• Carol M. Browner, Principal, The Albright Group LLC, former EPA Administrator and founder of children’s environmental health at EPA;
  • Edward B. Clark, M.D., Chair, Department of Pediatrics, University of Utah, Principal Investigator for the Salt Lake County Vanguard Center for the National Children's Study;
  • Susan West Marmagas, Children’s Health Protection Advisory Committee; and
  • Peggy M. Shepard, Executive Director and Co-Founder, WE ACT for Environmental Justice.

View a captioned video of the event (WMV format). Please note that this video is not able to be viewed using the Firefox browser. To view captions, please ensure that your media player's captioning is turned "on."

2006 Webcasts

 
October 26: Healthy School Environments Assessment Tool (Healthy SEAT)
EPA has developed a unique software tool to help school districts evaluate and manage their school facilities for key environmental, safety and health issues. The new Healthy School Environments Assessment Tool (HealthySEAT) is designed to be customized and used by district-level staff to conduct completely voluntary self-assessments of their school (and other) facilities and to track and manage information on environmental conditions school by school. This webcast helped acquaint states, school districts, and others with the capabilities and features of HealthySEAT.

Listen to and/or view audio/presentation files of this Webcast or send an email to ICF International at OCHPWebcast@icfi.com for a transcript.

 
October 19: Chemical Management in Schools
Schools use and manage a range of hazardous and toxic chemicals and products. Classrooms, science laboratories, art studios, vocational shops, athletic fields, maintenance facilities, boiler rooms, and storage closets are just a few examples of where hazardous chemicals and products may be found. Often, existing stocks of outdated, unknown, excessive, or unnecessarily hazardous chemicals are present in schools. These chemicals can pose safety and health risks to students and staff, and a number of widely reported incidents involving such chemicals have resulted in school closures and costly clean-ups. A Schools Chemical Cleanout and Prevention program insures that excess, legacy, unused, and improperly stored chemicals are removed, and puts mechanisms in place through which chemicals are purchased wisely, stored safely, handled by trained personnel, used responsibly, and disposed of properly. In addition, pesticide use can cause possible health hazards for school occupants and contribute to environmental pollution. Integrated Pest Management (IPM) is a safer, usually less costly option for effective pest management in the school community. A school IPM program employs commonsense strategies to reduce sources of food, water, and shelter for pests in school buildings and grounds.

This webcast shared two chemical management success stories—a schools chemical cleanout campaign with the Poarch Band of Creek Indians in Alabama, and the Monroe County, Indiana IPM Program.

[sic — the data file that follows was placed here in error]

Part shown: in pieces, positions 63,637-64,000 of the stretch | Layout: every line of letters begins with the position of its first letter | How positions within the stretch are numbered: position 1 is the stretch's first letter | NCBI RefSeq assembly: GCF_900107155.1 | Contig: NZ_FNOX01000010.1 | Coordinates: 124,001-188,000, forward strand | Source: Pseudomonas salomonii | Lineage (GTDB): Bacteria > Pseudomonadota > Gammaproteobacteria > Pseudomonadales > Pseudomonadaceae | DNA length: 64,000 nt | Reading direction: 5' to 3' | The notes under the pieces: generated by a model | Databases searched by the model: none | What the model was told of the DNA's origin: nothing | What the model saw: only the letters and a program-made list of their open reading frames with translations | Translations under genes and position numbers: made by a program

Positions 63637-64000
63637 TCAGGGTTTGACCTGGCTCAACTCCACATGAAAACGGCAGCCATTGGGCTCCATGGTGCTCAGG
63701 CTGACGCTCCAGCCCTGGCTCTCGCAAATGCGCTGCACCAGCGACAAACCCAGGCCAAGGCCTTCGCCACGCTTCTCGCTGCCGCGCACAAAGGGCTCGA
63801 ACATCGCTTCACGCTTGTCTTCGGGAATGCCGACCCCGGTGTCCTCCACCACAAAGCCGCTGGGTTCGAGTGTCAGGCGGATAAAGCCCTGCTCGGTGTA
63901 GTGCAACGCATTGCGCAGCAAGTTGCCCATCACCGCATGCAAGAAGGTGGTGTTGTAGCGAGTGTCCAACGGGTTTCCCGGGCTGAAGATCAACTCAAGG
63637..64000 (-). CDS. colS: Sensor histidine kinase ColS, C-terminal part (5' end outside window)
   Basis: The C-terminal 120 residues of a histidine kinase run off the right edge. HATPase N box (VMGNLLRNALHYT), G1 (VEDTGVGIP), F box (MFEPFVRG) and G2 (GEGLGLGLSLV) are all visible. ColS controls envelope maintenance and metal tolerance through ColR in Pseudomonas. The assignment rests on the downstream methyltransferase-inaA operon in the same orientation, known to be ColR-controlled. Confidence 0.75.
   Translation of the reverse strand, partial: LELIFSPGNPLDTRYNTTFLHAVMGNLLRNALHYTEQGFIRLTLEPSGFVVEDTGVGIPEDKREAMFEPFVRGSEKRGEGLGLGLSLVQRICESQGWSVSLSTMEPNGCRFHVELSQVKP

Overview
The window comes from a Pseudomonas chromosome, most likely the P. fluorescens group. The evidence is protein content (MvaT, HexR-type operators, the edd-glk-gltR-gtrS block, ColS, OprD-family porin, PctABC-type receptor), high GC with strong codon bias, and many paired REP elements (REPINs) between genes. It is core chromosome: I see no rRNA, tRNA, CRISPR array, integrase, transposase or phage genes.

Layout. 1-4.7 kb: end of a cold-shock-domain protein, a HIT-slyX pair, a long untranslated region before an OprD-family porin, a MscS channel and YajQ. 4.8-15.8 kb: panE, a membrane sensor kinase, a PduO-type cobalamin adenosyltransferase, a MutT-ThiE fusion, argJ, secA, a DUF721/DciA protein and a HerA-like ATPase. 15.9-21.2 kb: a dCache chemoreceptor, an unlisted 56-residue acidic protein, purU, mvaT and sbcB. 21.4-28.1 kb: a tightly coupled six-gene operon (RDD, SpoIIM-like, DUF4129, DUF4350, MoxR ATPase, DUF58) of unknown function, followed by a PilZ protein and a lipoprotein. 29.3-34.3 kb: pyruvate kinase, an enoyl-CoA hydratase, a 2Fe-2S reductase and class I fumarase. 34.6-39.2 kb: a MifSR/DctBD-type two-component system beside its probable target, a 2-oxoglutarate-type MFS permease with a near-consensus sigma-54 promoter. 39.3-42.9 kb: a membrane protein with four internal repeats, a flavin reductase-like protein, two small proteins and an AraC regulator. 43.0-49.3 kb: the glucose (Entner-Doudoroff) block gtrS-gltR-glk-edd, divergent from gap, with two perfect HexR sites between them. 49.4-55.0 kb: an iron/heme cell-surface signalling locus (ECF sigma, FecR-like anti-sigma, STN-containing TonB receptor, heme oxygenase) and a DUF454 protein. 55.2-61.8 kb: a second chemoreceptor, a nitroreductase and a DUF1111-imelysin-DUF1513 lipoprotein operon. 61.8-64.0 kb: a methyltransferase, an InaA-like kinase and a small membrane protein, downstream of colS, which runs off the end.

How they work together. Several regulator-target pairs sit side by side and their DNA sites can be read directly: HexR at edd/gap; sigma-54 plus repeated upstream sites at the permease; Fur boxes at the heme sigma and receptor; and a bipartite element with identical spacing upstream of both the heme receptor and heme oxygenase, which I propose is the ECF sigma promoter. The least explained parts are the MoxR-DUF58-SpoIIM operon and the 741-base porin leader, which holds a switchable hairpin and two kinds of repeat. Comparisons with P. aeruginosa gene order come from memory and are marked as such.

Listen to and/or view audio/presentation files of this Webcast or send an email to ICF International at OCHPWebcast@icfi.com for a transcript.

Read the Q & A from this webcast.

 
October 11: Healthy High Performance Schools
Deane Evans, Executive Director, Center for Architecture and Building Science Research, New Jersey Institute of Technology.

"High performance school" refers to the physical facility, the school building, and its grounds. High performance schools often have features such as energy efficient design and operation, use of environmentally preferable building materials, healthy indoor air quality, and easy maintenance. Good teachers and motivated students can overcome inadequate facilities and perform at a high level almost anywhere, but a well-designed facility can truly enhance performance and make education a more enjoyable and rewarding experience. Creating one is not difficult, but it requires an integrated, "whole building" approach to the design process. Key systems and technologies must be considered together, from the beginning of the design process.

Mr. Evans has over 20 years of experience—in the private and public sectors—in architectural design, construction technology and building performance. He defined a healthy, high performing school, discussed the benefits, and explained the process by which schools can be designed or retrofitted to become healthy and high performing.

Listen to and/or view audio/presentation files of this Webcast or send an email to ICF International at OCHPWebcast@icfi.com for a transcript.

Read the Q & A from this webcast.

 
October 5: Safe and Healthy School Environments, an Overview
Howard Frumkin, M.D., DrPH, Director, CDC National Center for Environmental Health and Agency for Toxic Substances and Disease Registry; Angelo Bellomo, Director, LA Unified School District Office of Environmental Health and Safety.

A compelling speaker, and editor of the recently published book “Safe and Healthy School Environments,” Dr. Frumkin provided a broad overview of the many issues related to children’s environmental health in schools. He was followed by Angelo Bellomo, who described how he successfully manages environmental health issues for the largest public school district in California using a software tool designed by the district.

Listen to and/or view audio/presentation files of this Webcast or send an email to ICF International at OCHPWebcast@icfi.com for a transcript.